Graham Lee: “I didn’t want to say I wasn’t riding because I was depressed”
PICTURE: Martin Lynch (racingpost.com/photos)
By David Carr 8:00PM 9 OCT 2016
ON THE eve of World Mental Health day, Graham Lee has become the latest top sportsman to admit to fighting a battle with depression.
It got so bad early this summer that the jockey, who has conquered the worlds of jump and Flat racing, took five weeks out of the saddle.
That was attributed at the time by Lee and agent Richard Hale as a virus, although the jockey was the subject of much racecourse rumour, with suggestions he was being investigated by the BHA for integrity issues, rumours that have resurfaced very recently.
Lee has decided to speak out, revealing to the Racing Post that he has been suffering from depressive illness, which at its lowest point was so severe that he vowed to quit the sport.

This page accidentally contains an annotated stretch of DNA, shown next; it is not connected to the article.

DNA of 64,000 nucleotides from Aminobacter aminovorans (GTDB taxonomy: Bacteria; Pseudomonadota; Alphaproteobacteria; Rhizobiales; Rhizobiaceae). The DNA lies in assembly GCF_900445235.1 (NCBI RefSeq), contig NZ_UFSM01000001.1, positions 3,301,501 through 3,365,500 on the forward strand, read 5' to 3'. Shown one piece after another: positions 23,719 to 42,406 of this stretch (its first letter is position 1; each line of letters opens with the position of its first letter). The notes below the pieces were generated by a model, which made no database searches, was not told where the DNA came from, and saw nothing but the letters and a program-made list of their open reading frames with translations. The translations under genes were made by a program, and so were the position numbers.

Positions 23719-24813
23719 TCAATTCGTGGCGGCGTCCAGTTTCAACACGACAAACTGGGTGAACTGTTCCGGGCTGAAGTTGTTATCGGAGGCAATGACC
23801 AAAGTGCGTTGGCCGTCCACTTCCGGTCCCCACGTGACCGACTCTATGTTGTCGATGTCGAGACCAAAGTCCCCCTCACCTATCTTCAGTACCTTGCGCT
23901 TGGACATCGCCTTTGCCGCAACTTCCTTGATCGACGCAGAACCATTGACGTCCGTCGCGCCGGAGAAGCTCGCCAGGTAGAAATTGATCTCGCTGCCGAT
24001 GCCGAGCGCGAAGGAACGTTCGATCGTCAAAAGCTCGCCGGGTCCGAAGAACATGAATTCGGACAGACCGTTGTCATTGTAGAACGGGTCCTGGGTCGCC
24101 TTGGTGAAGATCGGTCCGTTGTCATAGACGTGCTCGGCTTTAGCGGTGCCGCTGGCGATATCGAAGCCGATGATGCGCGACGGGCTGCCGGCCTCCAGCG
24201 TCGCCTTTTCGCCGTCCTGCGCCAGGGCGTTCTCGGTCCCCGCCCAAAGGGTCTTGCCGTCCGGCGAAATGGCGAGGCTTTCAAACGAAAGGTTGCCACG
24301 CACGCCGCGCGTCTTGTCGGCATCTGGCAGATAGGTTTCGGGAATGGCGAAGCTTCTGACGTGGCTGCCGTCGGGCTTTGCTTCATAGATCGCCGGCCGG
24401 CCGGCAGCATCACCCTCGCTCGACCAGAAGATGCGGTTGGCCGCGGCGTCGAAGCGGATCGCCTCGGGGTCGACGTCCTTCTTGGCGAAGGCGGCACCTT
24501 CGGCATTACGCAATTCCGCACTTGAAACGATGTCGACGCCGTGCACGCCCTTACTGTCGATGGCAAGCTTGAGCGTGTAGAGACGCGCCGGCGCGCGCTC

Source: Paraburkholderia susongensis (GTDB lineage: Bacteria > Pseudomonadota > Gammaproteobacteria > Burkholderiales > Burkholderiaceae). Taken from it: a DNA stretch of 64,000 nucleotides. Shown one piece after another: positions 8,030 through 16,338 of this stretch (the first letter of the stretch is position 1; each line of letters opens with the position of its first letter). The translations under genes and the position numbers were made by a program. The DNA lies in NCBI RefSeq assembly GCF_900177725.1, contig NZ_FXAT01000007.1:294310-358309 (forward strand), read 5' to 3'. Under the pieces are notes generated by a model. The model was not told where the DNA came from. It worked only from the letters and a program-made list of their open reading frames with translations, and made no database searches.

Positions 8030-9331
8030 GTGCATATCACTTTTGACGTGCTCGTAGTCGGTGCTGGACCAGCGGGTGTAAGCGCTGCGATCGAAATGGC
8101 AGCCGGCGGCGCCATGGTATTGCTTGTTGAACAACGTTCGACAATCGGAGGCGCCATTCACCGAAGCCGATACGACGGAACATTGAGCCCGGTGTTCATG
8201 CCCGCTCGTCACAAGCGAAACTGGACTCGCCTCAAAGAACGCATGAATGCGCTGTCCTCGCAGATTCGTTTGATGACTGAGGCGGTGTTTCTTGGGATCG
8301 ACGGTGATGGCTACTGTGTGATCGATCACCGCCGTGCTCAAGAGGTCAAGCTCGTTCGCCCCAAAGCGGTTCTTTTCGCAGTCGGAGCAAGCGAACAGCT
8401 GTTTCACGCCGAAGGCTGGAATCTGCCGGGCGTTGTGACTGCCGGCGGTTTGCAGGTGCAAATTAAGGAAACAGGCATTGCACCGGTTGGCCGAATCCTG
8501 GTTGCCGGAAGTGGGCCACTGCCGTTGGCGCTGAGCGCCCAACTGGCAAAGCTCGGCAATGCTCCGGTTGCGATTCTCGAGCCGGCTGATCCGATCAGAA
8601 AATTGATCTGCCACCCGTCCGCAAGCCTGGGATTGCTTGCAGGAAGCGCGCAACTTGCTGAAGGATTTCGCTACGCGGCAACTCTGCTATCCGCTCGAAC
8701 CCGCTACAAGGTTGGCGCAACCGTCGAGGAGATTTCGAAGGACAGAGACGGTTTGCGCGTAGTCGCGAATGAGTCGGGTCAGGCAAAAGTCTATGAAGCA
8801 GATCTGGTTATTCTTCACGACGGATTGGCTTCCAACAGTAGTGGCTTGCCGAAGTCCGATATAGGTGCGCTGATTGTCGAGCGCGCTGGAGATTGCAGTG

Lee, 40, the only rider to win the Grand National (on Amberleigh House in 2004) and Ascot Gold Cup (Trip To Paris last year), said: “I didn’t want to say I wasn’t riding because I was depressed, because it was a sign of weakness, so the best that my agent and I could think was to tell everyone I had a virus.
“I went home to Ireland and had a few days with the family, I had time out and didn’t buy the Racing Post for five weeks.
“I spoke to [PJA chief executive] Paul Struthers and he openly admitted he has suffered from depression himself, and it did me good to speak to him.”
Read more in Monday’s Racing Post – available on iPad now